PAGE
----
Published online by Cambridge University Press: 03 November 2019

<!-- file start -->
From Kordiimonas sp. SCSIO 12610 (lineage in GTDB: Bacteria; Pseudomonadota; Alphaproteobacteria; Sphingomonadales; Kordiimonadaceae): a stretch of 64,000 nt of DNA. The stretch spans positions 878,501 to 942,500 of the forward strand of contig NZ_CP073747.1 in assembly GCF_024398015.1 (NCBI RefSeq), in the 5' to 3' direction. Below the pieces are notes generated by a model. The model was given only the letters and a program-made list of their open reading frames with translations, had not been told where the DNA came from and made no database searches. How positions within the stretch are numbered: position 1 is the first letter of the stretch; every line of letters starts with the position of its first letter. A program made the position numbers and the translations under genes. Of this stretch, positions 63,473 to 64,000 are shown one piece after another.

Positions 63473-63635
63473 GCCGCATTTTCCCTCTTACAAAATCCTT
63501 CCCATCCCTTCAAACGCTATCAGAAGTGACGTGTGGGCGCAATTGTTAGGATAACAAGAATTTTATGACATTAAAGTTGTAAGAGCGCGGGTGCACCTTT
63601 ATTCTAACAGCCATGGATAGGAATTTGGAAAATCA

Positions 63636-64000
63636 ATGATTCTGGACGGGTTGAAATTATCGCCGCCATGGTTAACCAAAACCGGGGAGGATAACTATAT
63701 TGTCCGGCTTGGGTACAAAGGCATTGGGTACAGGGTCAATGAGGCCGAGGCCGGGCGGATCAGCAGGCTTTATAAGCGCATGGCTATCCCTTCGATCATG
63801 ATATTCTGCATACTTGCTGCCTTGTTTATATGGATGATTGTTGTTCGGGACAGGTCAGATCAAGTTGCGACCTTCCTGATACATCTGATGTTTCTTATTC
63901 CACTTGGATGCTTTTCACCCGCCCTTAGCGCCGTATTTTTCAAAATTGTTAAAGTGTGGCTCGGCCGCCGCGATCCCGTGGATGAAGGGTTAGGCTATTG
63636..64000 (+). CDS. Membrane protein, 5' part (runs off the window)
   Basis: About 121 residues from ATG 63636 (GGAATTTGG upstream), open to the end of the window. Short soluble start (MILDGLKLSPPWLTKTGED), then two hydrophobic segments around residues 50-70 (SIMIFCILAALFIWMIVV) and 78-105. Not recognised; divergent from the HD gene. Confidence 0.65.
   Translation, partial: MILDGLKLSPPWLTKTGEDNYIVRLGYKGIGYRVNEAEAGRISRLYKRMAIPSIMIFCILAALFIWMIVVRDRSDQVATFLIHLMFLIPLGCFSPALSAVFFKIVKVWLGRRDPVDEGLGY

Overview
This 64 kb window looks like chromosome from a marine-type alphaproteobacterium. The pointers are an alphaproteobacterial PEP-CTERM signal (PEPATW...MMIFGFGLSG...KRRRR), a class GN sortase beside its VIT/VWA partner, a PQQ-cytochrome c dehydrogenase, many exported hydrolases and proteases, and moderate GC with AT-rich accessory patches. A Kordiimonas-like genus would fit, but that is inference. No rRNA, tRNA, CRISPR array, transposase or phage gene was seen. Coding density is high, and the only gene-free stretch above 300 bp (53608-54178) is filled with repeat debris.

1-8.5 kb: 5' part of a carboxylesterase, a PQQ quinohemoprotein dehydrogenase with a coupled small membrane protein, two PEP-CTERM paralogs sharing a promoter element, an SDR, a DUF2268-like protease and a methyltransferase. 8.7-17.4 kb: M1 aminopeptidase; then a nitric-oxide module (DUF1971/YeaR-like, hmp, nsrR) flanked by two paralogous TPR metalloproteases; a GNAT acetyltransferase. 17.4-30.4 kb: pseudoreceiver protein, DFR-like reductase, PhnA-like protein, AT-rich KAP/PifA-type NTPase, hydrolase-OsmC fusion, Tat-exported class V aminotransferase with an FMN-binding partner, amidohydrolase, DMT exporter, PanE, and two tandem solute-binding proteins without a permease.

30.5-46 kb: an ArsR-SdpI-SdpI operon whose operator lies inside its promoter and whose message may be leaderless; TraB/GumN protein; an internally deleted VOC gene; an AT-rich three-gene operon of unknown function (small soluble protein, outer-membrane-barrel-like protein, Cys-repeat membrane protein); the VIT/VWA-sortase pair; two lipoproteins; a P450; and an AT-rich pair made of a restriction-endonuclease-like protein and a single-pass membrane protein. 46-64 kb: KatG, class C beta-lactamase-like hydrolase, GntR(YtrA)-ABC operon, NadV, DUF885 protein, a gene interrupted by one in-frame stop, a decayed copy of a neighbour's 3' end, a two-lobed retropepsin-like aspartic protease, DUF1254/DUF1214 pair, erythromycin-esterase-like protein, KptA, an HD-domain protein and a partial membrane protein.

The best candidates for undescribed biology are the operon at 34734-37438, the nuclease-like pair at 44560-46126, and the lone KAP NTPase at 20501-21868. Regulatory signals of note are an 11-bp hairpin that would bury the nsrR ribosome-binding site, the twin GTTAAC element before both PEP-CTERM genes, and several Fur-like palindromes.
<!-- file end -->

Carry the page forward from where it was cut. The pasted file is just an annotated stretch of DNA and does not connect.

Whitman’s work, as it is being read today, speaks to and transforms discussions in literary studies and the humanities more broadly during a time of intellectual ferment. To approach a collection of essays on “the new Whitman studies” is to begin with the problem of novelty and inheritance that Whitman himself forged into an architecture for his poetry. As digital storage and transmission platforms restoke the life of forms, the question of the next new phase of Whitman’s work, its critical and popular life and meaning, becomes urgent. And as poets, journalists, and scholarly humanists interrogate their roles in public culture, turning to new theories (or no theories) and reaching for new (often electronically accessed) audiences, the newspaperman-turned-radical-poet looms large as a figure through whom we might once again contemplate our own practices and professions.